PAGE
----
Points of First Contact
Just finished a CAMP Conference in Coronado.
It reminded me of a course that I was required to attend at Indiana University before I could graduate with my BS in Production Management.
The Course Was “Introduction to Interviews”
And I believe that the course was a major reason for many years that IU had outstanding rates in the caliber of senior interviews when the recruiters came.
It Sure Worked For Me
My senior year, I applied for a paid Accounting Internship with both Price-Waterhouse and Lybrands, Ross Brothers and Montgomery. You worked at the CPA firms from Christmas to March 15th, got college credit, and came back with some money and finished your senior year.
Then, I received an appointment as a teaching assistant at UCLA. For the summer, I applied for a paid Internship with General Electric and got one in Milwaukee about 20 miles from my home in Racine.
At All Times, I Felt Prepared And Confident In The Interviews Because Of The Prep IU Gave Us
They stressed having the concise pithy resume, dress as you should as a college student, and do research on the position before going into the room. What I remember is the discussion about the first ten seconds.
There Is Such A Thing As A First Impression, And Yours Better Be Good
Eye contact, smile, be verbal, but not too verbal, and be ready to shake hands. And you were taught how to shake hands.
Follow the senior person’s moves and extend when they extend. Hope your hands are dry. Full handshake. The right amount of pressure. Maintain eye contact until you step back.
Then, for a couple seconds, drop your eye contact so they can check you out. Watch and wait for all verbal and body language comments.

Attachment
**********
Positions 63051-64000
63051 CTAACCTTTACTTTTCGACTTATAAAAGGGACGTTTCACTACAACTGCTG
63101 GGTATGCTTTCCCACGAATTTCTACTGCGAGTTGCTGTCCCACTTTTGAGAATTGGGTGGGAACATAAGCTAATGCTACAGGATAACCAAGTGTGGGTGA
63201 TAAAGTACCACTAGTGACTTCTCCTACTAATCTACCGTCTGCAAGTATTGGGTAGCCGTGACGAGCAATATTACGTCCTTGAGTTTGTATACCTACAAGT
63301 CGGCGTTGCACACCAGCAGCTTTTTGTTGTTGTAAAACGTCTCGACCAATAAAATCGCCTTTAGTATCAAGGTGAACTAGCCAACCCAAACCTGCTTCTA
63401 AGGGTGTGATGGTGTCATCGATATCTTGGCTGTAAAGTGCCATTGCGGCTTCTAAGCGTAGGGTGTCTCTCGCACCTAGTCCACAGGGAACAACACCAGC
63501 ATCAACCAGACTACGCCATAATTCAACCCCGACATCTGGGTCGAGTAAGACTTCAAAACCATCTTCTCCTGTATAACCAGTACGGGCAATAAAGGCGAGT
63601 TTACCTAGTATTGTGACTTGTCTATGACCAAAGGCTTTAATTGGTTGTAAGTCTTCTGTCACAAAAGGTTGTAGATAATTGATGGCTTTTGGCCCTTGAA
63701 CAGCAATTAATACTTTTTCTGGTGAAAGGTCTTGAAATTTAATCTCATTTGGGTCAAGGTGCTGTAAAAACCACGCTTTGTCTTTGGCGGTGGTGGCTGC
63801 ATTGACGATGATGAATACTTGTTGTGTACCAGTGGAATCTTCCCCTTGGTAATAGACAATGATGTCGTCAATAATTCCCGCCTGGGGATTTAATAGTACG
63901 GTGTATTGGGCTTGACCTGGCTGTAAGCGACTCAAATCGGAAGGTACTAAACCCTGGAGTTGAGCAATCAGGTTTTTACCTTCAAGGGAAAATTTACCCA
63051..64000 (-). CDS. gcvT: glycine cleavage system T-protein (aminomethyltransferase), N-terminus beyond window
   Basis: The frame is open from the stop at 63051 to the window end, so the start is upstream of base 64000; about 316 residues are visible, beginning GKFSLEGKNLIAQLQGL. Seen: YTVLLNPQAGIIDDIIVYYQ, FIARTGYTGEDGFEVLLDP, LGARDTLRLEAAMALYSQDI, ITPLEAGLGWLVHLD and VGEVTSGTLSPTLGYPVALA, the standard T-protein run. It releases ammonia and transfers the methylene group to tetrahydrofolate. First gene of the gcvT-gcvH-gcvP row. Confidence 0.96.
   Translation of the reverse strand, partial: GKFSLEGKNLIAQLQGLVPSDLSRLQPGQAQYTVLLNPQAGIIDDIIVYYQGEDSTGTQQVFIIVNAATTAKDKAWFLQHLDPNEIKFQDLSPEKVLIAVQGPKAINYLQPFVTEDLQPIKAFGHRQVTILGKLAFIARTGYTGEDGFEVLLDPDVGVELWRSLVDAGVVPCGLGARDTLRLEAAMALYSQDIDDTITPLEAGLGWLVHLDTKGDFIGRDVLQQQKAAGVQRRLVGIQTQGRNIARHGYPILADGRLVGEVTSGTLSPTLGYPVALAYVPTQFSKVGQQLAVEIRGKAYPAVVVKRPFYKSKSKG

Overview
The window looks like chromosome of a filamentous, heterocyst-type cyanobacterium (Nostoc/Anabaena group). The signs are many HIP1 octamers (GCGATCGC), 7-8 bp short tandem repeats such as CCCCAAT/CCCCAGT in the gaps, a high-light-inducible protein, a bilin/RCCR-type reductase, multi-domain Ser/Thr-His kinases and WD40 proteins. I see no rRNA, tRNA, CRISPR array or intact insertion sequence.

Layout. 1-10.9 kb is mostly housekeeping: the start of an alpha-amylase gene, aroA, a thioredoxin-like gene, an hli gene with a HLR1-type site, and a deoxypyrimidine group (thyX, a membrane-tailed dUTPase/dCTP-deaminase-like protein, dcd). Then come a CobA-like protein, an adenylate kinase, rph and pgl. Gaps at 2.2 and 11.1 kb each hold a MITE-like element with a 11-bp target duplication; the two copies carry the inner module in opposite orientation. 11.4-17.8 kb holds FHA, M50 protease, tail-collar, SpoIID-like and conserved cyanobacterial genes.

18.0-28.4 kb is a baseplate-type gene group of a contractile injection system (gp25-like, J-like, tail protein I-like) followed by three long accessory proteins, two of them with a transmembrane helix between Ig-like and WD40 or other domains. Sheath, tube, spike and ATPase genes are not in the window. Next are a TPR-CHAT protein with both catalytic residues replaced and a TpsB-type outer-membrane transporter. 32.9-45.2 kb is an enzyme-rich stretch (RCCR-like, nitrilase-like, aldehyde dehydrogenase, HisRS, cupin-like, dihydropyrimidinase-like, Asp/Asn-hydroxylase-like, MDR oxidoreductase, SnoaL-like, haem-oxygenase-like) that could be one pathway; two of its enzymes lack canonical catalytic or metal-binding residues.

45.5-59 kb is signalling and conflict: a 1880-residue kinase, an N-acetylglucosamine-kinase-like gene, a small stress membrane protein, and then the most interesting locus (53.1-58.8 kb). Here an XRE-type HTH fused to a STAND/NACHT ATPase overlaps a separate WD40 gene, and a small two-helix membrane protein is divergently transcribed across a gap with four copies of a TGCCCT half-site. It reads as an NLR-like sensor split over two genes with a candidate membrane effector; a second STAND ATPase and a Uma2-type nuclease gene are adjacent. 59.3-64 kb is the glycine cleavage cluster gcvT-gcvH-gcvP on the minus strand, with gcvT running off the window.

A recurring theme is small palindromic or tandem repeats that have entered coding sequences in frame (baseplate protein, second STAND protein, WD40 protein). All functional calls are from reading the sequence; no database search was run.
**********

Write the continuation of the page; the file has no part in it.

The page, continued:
Be ready for the expected questions, and have some of your own.
The One Major Problem That Many People Mention About Handshakes
It is a “limp fish.”
No pressure and no grip. Or they grip your fingers.
When someone gives me that type of handshake, I seem to automatically say, “Thumb to thumb” and shake with the proper pressure.
Just do the handshake over.
Do it all right, the next step is to wait for the offer.
There Is One Question That I Still Remember
This was a tense interview years ago in Germany. It was a job above my pay grade and in a new field for me, Data Processing Management.
The very intelligent Headman asked me,
“Do you expect to make the Air Force and Army Exchange Services your career?”
“Sir, I an very interested in this position, but how would I know the answer to that when I have not yet worked here.”
Later, Mr. Mathews said that he really liked that answer as he mentioned when I got the job as Director of Data Processing, as a GS11 and was 28 years old.
And no, I did not make the Exchange Service my career.